I glance down at my hands in a moment's pause; they're shaking. Slightly but perceptibly. Another text pings and, as if in support, the washing machine's sing-song buzzer plays its tune. It's time again, the fourth today, to switch loads. 

I ignore the text and leave the mixer cocked open, chocolate cupcake batter dripping from the wire whisk into the bowl below. Downstairs, I transfer the clothes from the dryer to the basket-pausing momentarily in their womb-like warmth- and then the wet duds from the washer to the dryer. A buzzer sounds from the kitchen -the vanilla cupcakes are done- and I hurriedly shove the last pile of dirties to the briefly-vacant washer, pour in detergent, set all timers and race back up.

The vanilla cupcakes are golden and smell good, yet something nags. I cast my eyes towards my shaky hands and am seized with the realization that unless I was moving so quickly I didn't notice, I've forgotten to add the critically important tablespoon of vinegar. Shit. 

These cupcakes are wartime and depression-era treats, from times when eggs and butter were rationed and people figured out how to make do with oil for fat and the chemical reaction between vinegar and baking soda for the eggs. 

Another text illumines my iPhone screen, email and Gmail chat notices are flying left and right across my laptop's face, and I accept that I literally don't have time (or frankly, the inclination) to remake these cupcakes. In the past four days alone, I've already made Oliver muffins for his class snack last Friday and a double-layer cake for his birthday party yesterday. These vanilla pucks, now the lesser counterparts to their chocolaty kin still yet to enter the oven, will have to do for his school-based birthday celebration tomorrow.

There's always frosting. Which means, double shit, that I now need to make more frosting.

Percy starts barking -have I fed him?- and where is Nutmeg? Has he returned from his most recent venture in the neighborhood wilds? I glance at the clock; it's a quarter to three, I don't have on a bra, and school pick-up starts in thirty minutes. Go.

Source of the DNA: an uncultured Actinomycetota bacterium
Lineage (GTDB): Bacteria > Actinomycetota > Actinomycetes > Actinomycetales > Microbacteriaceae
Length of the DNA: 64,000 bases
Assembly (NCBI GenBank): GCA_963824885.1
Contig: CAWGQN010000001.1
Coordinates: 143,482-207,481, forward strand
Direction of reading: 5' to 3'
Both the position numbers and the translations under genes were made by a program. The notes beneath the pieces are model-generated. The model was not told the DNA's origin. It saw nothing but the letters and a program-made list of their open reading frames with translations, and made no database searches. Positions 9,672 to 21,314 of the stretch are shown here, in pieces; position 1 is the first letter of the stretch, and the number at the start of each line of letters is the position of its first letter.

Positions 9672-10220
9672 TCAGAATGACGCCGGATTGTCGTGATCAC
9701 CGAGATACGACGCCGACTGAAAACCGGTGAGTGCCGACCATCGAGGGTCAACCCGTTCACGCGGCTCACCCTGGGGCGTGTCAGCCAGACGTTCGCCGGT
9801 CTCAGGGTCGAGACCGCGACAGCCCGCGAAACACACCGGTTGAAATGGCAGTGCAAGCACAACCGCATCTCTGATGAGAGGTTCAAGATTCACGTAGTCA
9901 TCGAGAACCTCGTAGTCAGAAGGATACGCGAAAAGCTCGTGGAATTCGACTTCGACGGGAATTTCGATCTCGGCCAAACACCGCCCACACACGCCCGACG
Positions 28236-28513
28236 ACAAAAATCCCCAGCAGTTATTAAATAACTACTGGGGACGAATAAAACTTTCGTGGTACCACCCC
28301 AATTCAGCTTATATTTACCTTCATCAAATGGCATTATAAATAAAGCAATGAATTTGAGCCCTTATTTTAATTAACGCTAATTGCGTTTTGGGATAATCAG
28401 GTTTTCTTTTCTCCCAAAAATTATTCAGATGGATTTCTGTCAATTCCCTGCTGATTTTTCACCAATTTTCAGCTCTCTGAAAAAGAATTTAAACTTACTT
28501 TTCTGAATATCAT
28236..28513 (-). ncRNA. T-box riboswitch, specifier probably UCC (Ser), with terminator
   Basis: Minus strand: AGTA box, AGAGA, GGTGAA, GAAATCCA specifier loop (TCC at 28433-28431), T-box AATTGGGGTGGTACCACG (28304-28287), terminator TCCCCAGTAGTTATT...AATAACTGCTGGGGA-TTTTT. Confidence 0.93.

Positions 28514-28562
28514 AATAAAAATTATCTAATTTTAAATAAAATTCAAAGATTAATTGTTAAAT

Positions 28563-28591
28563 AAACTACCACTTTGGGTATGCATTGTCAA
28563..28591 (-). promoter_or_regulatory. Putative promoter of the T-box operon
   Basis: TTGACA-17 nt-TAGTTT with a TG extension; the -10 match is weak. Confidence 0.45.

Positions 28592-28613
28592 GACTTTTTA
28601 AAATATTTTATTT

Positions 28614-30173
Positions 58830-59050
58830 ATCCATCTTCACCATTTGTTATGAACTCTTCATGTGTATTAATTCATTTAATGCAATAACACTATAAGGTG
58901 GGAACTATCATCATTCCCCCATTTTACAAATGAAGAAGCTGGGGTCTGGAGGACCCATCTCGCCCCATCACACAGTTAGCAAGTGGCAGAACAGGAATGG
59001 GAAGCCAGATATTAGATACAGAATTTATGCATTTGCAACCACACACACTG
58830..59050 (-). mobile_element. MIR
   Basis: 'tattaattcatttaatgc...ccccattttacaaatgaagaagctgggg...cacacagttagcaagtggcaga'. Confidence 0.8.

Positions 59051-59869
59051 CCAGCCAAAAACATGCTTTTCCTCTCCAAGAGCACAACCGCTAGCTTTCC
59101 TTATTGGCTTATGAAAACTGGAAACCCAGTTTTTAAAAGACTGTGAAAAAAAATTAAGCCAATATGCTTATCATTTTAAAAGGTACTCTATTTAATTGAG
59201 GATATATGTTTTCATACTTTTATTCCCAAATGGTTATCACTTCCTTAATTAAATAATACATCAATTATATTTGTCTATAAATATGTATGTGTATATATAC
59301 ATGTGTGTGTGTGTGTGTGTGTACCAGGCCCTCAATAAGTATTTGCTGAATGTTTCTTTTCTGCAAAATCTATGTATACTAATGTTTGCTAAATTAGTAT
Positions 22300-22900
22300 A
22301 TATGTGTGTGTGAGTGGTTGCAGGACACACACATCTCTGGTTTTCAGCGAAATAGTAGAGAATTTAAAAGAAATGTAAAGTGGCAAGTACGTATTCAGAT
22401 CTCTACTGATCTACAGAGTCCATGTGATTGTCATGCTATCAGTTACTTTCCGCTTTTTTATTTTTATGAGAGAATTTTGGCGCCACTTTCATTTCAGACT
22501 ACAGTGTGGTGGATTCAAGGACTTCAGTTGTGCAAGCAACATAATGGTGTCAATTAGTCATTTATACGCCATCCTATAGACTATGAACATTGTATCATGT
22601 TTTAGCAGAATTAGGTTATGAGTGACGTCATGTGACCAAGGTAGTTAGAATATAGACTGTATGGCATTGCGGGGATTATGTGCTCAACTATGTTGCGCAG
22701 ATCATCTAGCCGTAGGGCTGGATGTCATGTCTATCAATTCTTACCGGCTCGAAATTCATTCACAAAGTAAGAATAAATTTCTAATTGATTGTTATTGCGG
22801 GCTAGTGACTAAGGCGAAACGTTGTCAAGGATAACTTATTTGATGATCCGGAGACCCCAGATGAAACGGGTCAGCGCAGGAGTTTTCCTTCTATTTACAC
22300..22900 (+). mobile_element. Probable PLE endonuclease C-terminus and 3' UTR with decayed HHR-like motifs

The chocolate cakes will have to wait. I change, shove some grapes into a container for the boys' snack and head to school. A slip of paper, a lonely to-do list shoved in my car console, catches my eye. I note that the dry cleaning is way overdue, I have two essays to read for classmates, and I've not yet managed to mail three packages that I so earnestly meant to. 

Green light. Grip the wheel. Go.

Oliver is beaming as he approaches me. My hands still momentarily, as I scoop him up and kiss his warm cheeks. Never has a child been so thrilled for his birthday. I can tell that our days-long honoring of him is deeply meaningful, and I'm glad. Ol asks so little really. He is an easy child, easy to love, easy to raise, easy to celebrate. I don't mind all the cakes and cupcakes and muffins. I'm just tired.

We get in the car so he can tell me a "secwet" and he begins to climb all over like a manic monkey. I see Jack coming, beam-smiling and fully engaged in a conversation with one of his teachers. I'll come to find that they were conversing as might have Powhatan and a Settler. This role play strikes me as a cool means of learning Colonial American history, and I am again grateful that my sons attend the excellent school they do.

By the time we reach home, a helmet of peevishness has affixed itself firmly to my skull. How many times must I say, "I CAN'T look at you when I'm driving!" before the kids stop asking me to do just that? Why does Jack narrate every second as he lives it? Why does it feel that so much is asked of me so often? Another text arrives.

We pull up, and I see Nutmeg waiting patiently by the front door. He's licking his paws. Oops. I forgot to check on his whereabouts before I left, but that cat. That cat! He might very well be the smartest, wiliest of us all. 

Oliver does his thing where he takes 85 years to get out of the car. It drives me batshit crazy, but I've read all the articles. I know I'm not supposed to tell my kids to hurry any more than I have to, and so despite my discomfort at leaving him, I do. I want to go inside and deal with those chocolate cupcakes. I want to finish one damn thing.  

Jack insists that we load up Ol's new walkie-talkies with batteries, and of course doing so requires both a screwdriver and not one, but TWO, elusive 9-volts. I find everything and put him to work. Shortly thereafter, the walkies are working and Jack is buzzing through every possible channel, tweaking and testing and making more and more and more noise. He is so curious, and I love that. But he is not so easy.

Oliver begins his thank you notes and after completing 1.5 of them has a head-in-hands sob-fest because his V looks like a W. I fetch the white correction tape and mend everything as best I can. Yet the sob-fest continues because the white of the tape does not accurately enough match the white of the card. 

I want to run. My hands start to quiver again. The cupcakes overflow the pan. The frosting. And once again, I'm flying.